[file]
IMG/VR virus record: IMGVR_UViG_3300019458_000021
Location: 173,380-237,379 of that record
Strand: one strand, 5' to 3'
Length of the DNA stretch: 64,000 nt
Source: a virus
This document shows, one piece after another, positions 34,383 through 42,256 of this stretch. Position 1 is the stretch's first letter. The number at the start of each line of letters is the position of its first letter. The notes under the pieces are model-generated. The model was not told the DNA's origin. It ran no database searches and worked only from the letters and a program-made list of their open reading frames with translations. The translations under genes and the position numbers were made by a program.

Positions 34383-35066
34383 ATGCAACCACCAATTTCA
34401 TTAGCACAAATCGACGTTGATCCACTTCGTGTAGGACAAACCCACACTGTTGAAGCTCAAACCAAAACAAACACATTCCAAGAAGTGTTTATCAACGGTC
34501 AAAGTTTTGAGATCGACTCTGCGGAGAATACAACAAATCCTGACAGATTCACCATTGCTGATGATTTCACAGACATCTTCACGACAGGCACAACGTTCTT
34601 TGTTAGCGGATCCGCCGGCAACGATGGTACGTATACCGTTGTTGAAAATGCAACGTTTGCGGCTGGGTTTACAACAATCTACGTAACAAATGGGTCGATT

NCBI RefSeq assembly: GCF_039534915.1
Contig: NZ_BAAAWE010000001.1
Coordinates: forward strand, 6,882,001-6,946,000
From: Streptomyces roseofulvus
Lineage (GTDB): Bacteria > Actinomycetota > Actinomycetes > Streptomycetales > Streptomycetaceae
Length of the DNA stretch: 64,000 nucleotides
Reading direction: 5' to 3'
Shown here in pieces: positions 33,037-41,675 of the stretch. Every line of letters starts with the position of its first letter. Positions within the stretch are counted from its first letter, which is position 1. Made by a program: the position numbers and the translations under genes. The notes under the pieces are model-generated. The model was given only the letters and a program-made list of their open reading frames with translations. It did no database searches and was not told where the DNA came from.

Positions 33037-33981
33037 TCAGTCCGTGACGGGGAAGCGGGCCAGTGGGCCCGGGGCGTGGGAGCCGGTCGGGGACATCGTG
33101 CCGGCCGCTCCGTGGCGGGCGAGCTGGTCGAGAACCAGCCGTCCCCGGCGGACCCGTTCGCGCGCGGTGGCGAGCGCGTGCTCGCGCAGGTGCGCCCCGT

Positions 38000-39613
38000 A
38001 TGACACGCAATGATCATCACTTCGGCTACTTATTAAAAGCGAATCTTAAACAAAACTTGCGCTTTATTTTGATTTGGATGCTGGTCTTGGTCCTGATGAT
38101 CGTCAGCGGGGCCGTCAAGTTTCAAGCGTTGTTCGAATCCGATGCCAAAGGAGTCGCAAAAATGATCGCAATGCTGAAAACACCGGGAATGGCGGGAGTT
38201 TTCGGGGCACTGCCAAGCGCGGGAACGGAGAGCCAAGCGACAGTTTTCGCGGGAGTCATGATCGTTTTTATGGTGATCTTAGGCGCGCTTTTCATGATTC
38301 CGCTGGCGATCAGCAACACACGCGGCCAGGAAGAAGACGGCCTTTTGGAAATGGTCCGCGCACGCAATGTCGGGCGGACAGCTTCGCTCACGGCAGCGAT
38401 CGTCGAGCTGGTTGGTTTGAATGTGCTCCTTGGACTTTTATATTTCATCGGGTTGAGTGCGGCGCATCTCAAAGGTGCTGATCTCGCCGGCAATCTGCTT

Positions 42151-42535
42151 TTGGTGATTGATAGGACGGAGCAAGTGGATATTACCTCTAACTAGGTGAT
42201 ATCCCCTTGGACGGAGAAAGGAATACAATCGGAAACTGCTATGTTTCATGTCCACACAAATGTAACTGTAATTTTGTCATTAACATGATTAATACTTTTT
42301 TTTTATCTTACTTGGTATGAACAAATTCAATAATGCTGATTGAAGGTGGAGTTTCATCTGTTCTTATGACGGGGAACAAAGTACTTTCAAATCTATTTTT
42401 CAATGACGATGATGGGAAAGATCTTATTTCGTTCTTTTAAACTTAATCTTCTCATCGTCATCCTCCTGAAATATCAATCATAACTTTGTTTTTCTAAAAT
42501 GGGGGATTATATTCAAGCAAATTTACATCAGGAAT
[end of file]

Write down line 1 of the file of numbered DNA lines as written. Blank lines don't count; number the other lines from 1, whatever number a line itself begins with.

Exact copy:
IMG/VR virus record: IMGVR_UViG_3300019458_000021